Undergraduate Research Opportunities
Student Opportunity Center Click here to explore different opportunities on campus and nationwide!

UR-STEM (Undergraduate Research in STEM) is a paid research opportunity for students early in their college careers. Student applicants cannot have participated in a previous paid or for-credit research experience. There are no GPA requirements and students do not have to be a current STEM major. The UR-STEM experience takes place in the summer.

CINSAM will fund students to work over the summer of 2018 on a part-time basis (20 hours/week, 8 weeks, pay $1400) or in the form of a mini-project ($350 at 10 hours/week for 4 weeks – total of 40 hrs). The funds are administered in the form of a stipend, allowing flexibility in scheduling, however the work must be completed in time to participate in the Heather Bullen Summer Celebration of Student Research held towards the beginning of the Fall 2018 semester. In addition, students will be required to attend at least two seminars held during the summer months.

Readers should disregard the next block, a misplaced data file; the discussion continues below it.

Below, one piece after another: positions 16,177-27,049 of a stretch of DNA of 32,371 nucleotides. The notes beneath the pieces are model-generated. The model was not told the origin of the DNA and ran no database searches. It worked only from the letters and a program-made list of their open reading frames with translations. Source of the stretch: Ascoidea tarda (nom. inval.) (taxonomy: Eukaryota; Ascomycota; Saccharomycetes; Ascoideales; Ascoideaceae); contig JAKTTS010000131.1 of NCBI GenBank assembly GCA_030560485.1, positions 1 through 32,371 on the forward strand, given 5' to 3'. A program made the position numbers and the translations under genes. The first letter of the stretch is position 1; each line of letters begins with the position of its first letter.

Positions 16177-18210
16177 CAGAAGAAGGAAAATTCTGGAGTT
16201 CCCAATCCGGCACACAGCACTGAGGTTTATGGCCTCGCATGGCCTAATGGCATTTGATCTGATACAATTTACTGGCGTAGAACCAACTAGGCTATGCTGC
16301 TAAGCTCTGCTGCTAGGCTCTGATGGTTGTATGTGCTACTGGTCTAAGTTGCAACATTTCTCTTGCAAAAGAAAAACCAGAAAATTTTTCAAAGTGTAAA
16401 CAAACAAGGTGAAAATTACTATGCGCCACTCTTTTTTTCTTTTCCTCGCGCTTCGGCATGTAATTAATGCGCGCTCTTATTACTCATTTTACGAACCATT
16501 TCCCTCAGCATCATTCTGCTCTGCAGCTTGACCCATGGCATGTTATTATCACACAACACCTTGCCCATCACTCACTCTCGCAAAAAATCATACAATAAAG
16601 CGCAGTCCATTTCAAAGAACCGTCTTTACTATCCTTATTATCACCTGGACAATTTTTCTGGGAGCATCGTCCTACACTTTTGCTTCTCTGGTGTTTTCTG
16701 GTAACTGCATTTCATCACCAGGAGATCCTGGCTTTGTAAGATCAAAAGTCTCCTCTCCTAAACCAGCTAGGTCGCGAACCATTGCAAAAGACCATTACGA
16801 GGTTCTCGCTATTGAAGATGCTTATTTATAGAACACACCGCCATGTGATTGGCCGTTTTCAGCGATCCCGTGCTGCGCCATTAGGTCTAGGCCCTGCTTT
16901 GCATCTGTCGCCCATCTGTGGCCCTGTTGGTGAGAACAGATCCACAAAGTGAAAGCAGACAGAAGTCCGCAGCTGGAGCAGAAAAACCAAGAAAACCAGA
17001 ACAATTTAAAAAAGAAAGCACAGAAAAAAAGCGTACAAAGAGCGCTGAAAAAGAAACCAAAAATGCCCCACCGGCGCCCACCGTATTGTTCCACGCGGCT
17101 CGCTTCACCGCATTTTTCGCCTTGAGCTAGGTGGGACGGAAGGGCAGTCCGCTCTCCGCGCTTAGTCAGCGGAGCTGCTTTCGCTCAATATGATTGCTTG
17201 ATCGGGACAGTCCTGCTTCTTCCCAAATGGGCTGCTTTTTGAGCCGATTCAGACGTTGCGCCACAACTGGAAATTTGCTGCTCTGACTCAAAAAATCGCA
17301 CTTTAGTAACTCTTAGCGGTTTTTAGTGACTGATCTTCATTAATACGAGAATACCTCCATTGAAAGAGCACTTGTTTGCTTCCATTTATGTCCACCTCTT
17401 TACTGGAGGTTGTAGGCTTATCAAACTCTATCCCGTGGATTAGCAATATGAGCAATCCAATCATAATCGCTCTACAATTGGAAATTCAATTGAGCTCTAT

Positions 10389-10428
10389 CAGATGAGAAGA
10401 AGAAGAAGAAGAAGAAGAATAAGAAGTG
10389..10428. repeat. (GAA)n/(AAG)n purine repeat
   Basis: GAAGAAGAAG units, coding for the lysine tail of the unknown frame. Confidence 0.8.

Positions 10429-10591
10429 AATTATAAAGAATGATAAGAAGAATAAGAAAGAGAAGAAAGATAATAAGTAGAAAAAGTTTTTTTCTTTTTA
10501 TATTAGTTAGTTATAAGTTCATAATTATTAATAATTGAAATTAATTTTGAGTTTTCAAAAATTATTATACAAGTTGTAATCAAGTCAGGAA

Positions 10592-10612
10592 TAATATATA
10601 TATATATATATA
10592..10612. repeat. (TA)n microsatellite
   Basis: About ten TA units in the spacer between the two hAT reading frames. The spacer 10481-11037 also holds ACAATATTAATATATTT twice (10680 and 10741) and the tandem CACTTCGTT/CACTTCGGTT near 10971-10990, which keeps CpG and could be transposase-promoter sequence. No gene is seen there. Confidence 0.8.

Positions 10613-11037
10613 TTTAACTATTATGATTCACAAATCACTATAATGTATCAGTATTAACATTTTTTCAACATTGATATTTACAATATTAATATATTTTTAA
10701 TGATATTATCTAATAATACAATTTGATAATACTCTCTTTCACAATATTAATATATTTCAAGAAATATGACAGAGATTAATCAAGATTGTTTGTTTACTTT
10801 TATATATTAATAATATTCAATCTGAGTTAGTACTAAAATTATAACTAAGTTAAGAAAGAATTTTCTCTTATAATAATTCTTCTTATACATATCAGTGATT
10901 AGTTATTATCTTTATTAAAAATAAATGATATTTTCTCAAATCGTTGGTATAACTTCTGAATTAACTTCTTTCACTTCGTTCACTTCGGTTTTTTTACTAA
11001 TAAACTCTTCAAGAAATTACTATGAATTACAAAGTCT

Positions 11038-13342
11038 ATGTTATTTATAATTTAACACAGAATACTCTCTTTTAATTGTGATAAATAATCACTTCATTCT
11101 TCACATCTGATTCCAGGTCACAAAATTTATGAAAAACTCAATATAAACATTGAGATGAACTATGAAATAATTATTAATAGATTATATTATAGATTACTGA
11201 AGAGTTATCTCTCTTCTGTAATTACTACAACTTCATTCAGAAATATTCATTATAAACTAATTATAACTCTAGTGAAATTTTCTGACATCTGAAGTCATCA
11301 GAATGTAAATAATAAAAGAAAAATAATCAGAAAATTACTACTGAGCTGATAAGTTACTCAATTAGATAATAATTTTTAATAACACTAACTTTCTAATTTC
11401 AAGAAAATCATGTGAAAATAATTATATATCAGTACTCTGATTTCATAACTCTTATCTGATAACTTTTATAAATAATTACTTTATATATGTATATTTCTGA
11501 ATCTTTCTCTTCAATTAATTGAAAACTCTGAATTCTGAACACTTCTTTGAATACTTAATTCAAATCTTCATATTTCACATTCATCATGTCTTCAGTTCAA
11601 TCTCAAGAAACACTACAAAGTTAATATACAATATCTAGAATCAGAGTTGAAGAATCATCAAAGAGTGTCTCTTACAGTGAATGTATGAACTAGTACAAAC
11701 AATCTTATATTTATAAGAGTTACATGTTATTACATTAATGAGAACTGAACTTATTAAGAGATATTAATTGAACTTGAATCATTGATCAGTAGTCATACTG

The application for the 2018 CINSAM UR-STEM Program is now closed. Students will be contacted in early April if they are chosen for the program. Please direct all questions to Ellen Hokkanen at hokkanene1@nku.edu


Click here for all of the UR-STEM Project Descriptions

Other research opportunities at NKU
There are other ways to get involved in research. The first way that most students get involved, is that they talk with their professors and fellow students. Learn about current research projects by visiting a department’s website and looking at the interest of the faculty members. If there is a topic that looks interesting to you, send an email to that professor asking if you could learn more about their research.
Research Opportunities at other institutions
There are also a number of opportunities for research at other locations in the summer.  There is usually an application process that takes place in the late-fall/early-winter each year. Contact your faculty advisor for more details.

Portions of this material are based upon work supported by the National Science Foundation under Grant No. DUE-STEP-096928